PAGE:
How to avoid getting scammed
We’ve touched on a few important points about scams and their characteristics, but most importantly is how to avoid getting scammed in the first place.
Scammers are constantly seeking out new ways to exploit their victims, but there are a couple key steps you can take to protect yourself.
Review content thoroughly
Received an SMS or email asking you to send money, fill out an online form, provide credentials or other personal information? Thoroughly check the content to verify the source. If it looks even slightly unusual or there are blatant spelling errors, disregard the message and flag it as spam. Even just searching for information about what you received can help you identify if it’s legitimate or not.
Check URLs and avoid unexpected links
The popularity of link shortening services has definitely helped scammers out. Loads of scams employ link shortening services to trick unsuspecting victims into navigating to their landing pages. Check URLs and don’t click on anything that looks suspicious.
If you do end up following a URL to a strange landing page, make sure the link in your browser matches the content and the company displayed. If the page is asking for too much information or there’s conflicting information, that’s a huge red flag.
Don’t rely on green SSL padlocks or symbols
Scammers use all sorts of fake credibility indicators to trick people into providing credentials, payment details, or other sensitive information. They may masquerade as a reputable brand or even leverage technology like SSL to lure victims into a false sense of security.
Just because there’s a green SSL padlock on the page doesn’t mean the website is safe to use or trustworthy.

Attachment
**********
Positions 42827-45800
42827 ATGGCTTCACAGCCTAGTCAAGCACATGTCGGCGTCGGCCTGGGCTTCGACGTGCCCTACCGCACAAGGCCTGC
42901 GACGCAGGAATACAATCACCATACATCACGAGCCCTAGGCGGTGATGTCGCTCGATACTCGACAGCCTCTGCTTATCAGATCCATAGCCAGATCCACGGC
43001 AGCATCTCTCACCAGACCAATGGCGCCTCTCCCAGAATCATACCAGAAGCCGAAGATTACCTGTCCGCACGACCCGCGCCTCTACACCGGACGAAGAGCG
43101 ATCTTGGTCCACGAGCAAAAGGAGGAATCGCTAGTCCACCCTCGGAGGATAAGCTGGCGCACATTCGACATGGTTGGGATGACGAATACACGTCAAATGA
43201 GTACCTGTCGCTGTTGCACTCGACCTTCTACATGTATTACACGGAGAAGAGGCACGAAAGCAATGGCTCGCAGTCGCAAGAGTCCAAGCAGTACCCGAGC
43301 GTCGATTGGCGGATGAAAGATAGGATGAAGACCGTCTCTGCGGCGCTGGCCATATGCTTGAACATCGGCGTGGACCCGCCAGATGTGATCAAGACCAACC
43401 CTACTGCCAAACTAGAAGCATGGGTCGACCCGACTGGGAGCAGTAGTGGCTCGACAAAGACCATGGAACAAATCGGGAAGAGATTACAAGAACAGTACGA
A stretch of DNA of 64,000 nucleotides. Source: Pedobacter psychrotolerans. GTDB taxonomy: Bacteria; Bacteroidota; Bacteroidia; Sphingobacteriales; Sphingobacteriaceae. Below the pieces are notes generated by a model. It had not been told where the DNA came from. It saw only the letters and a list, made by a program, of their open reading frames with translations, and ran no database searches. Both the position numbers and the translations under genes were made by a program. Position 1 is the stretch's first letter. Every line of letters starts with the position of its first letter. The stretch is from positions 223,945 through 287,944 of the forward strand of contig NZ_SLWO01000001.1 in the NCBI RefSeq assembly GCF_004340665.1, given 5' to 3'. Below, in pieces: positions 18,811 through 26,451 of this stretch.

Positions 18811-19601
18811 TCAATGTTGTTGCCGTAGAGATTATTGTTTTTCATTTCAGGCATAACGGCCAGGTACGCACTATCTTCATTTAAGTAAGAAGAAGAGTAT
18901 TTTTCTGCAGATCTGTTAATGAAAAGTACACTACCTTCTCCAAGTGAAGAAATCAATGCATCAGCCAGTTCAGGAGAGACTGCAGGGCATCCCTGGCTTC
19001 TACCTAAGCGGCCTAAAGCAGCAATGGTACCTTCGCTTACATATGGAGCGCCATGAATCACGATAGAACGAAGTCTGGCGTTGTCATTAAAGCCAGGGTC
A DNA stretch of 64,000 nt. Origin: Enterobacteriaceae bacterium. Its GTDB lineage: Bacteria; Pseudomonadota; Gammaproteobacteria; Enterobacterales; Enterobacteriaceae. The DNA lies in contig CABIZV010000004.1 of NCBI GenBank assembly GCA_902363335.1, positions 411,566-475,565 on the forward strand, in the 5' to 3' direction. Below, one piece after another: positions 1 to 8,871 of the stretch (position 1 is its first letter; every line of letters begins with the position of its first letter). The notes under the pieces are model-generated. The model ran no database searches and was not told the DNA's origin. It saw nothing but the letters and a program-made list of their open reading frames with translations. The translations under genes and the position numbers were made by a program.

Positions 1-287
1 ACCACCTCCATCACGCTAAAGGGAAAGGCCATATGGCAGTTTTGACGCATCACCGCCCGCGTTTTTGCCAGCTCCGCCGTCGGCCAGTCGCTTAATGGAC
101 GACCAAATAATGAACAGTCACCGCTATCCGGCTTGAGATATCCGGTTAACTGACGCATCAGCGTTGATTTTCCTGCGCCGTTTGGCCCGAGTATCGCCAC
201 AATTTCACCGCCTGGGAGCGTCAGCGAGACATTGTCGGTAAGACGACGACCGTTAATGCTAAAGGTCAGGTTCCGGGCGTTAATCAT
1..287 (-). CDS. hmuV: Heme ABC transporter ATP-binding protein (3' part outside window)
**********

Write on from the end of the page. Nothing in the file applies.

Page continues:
Verify information and be wary of unexpected interactions
Received an email that your bank needs you to log in to your account to issue a refund? Got a text from the IRS mentioning that if you don’t provide your Social Security Number they’ll force you to pay a penalty of $10,000? Received a voicemail with instructions on how to pay a fee to win a sweepstakes contest? All of these scenarios are major red flags.
If you receive an unsolicited email or SMS from a service provider that you normally deal with, contact the service provider directly and confirm whether the request is valid.
If it’s too good to be true, it probably is
Scammers exploit human greed and insecurity — and intentionally target desperate people looking to make a few extra bucks. The reality is that if you get an unsolicited email, phone call or offer from someone in person that sounds too good to be true, chances are it’s a scam.
Avoid reacting to urgent messaging
A false sense of urgency is used to rush victims into making quick decisions without applying critical thinking skills. Avoid clicking on an email threatening to close your account or the immediate loss of an important service, the tracking of a package you don’t know anything about, or the promise of quick money.
Talk with family and friends
You can help protect your family and friends by educating them on the most common types of scams.
For example, let them know how to spot phishing campaigns, understand the most prevalent scams found circulating via emails or SMS, and teach them how to apply updates to cell phones or security software to help mitigate risk — that way, if an attachment or link is accidentally clicked, their devices and software can help protect them.